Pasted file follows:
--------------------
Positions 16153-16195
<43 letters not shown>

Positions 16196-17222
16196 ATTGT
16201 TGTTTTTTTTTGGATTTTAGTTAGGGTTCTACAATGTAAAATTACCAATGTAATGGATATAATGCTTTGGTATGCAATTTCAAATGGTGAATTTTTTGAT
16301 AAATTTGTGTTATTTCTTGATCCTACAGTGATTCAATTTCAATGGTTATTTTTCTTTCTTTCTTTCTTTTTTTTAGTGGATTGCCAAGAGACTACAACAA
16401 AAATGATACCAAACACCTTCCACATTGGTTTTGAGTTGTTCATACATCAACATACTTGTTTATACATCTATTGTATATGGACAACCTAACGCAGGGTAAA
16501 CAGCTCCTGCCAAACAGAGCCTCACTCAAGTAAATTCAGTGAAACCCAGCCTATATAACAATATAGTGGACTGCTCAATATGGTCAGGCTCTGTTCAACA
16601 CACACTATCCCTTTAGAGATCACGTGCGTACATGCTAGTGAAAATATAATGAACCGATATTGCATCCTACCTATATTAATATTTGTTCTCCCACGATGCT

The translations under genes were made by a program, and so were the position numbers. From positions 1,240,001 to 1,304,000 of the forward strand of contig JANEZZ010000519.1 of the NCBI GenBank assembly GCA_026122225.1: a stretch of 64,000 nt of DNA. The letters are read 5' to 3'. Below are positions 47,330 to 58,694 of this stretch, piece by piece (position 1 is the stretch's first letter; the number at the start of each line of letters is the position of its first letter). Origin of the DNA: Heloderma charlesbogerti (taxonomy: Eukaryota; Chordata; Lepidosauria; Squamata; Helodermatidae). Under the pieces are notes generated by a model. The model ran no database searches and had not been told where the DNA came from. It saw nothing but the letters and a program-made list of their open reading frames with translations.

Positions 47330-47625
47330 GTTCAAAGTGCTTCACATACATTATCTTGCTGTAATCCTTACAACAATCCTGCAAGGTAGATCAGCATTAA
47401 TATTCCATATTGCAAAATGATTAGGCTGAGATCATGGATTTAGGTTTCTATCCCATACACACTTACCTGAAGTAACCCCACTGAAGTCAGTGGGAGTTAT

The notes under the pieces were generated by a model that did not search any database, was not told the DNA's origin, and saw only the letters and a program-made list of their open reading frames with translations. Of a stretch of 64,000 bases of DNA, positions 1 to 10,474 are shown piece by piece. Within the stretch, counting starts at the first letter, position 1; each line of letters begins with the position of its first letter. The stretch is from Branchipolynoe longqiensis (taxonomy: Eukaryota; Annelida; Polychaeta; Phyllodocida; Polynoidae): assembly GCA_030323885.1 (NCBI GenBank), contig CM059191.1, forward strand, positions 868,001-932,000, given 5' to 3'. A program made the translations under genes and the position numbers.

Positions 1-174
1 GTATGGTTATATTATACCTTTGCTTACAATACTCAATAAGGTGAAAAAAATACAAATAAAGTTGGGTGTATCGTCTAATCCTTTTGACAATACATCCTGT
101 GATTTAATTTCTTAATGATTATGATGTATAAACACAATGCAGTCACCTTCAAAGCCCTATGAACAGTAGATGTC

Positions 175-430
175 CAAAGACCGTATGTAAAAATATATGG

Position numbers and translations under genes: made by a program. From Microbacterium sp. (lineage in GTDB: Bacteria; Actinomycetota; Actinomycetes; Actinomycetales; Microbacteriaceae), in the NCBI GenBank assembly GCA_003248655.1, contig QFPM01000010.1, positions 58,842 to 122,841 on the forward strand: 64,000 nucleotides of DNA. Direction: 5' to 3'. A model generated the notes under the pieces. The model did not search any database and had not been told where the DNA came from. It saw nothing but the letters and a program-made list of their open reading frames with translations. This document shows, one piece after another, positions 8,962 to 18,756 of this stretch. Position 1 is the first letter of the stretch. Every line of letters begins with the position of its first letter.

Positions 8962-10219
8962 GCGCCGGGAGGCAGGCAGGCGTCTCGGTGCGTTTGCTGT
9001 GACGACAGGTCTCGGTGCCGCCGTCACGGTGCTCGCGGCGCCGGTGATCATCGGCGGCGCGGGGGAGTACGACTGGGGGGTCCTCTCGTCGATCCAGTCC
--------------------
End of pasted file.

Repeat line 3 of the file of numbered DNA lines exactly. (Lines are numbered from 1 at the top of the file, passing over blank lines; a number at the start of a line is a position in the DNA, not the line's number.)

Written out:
Positions 16196-17222